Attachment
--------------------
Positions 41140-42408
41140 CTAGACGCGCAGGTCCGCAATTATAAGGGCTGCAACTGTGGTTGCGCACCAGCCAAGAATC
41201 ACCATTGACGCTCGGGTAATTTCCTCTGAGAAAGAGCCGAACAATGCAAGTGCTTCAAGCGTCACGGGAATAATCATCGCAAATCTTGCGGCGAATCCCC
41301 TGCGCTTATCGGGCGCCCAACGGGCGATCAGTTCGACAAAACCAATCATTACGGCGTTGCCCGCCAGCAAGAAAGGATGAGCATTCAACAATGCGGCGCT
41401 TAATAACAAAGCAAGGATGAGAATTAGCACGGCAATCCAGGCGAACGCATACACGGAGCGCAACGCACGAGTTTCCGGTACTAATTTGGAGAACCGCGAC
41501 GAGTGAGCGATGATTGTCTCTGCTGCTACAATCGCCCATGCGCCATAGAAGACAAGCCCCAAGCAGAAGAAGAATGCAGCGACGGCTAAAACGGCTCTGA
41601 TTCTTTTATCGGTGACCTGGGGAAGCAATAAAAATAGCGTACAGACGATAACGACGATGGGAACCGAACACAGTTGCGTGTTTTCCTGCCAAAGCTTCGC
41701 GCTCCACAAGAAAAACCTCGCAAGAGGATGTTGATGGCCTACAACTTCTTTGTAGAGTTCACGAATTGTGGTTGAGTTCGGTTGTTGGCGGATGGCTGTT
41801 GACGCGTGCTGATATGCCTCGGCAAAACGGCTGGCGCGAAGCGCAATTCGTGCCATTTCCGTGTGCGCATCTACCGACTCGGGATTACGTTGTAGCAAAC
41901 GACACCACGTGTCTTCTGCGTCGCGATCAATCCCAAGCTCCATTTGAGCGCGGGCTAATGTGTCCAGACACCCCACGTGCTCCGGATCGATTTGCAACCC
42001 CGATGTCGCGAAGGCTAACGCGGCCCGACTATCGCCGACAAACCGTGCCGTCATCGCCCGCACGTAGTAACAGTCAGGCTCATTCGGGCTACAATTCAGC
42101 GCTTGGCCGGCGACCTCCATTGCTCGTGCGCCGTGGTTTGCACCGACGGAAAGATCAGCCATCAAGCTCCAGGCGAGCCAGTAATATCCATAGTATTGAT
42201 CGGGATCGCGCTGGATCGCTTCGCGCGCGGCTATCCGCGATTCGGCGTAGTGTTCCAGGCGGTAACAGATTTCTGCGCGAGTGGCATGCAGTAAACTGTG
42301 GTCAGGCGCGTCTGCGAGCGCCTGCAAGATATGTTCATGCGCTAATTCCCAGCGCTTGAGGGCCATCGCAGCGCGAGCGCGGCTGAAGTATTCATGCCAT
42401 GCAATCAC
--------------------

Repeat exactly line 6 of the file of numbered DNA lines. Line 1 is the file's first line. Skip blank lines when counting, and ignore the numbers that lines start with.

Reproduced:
41501 GAGTGAGCGATGATTGTCTCTGCTGCTACAATCGCCCATGCGCCATAGAAGACAAGCCCCAAGCAGAAGAAGAATGCAGCGACGGCTAAAACGGCTCTGA